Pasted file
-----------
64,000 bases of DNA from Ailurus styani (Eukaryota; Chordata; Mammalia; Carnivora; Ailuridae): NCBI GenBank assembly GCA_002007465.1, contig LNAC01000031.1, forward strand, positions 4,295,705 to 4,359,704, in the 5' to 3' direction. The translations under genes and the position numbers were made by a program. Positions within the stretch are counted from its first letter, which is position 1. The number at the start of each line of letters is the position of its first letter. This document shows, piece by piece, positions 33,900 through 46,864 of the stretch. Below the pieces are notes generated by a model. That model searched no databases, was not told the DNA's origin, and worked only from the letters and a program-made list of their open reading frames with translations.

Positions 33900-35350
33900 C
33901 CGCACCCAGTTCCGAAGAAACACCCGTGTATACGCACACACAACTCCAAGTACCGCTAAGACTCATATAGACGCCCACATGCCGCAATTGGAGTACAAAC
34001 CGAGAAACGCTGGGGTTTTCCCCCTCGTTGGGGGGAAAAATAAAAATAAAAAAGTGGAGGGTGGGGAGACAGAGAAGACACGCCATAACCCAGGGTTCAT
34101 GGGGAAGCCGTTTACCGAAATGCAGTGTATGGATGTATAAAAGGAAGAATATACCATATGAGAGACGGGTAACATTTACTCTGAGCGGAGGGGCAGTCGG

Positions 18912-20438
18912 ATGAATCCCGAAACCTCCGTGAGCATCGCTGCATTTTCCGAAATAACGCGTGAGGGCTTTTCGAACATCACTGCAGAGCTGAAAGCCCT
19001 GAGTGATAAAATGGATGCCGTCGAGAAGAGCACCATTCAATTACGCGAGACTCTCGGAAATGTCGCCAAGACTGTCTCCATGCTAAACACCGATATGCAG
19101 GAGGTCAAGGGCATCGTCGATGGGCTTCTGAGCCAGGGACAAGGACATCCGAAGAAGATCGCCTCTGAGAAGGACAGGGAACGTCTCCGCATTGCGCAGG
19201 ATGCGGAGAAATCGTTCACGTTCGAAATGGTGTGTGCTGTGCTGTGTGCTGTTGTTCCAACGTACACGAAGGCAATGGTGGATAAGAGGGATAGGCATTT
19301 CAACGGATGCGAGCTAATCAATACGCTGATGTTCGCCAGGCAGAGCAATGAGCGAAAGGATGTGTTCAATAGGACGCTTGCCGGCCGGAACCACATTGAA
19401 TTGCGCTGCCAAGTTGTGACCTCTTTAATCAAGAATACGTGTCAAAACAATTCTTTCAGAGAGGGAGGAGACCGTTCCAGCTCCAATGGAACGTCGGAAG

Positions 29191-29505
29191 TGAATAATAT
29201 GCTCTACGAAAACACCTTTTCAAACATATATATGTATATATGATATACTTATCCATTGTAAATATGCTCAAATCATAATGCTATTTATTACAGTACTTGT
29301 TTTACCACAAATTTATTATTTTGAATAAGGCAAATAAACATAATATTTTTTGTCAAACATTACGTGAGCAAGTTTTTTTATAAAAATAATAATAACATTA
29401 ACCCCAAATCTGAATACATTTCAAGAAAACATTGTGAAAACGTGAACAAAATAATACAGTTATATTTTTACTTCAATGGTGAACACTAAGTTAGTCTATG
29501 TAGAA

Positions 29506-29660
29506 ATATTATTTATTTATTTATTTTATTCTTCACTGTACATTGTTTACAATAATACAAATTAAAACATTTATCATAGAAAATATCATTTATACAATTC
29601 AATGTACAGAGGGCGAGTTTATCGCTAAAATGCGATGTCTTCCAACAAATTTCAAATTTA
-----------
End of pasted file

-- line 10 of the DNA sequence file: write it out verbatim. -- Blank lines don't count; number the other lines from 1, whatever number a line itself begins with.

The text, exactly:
19101 GAGGTCAAGGGCATCGTCGATGGGCTTCTGAGCCAGGGACAAGGACATCCGAAGAAGATCGCCTCTGAGAAGGACAGGGAACGTCTCCGCATTGCGCAGG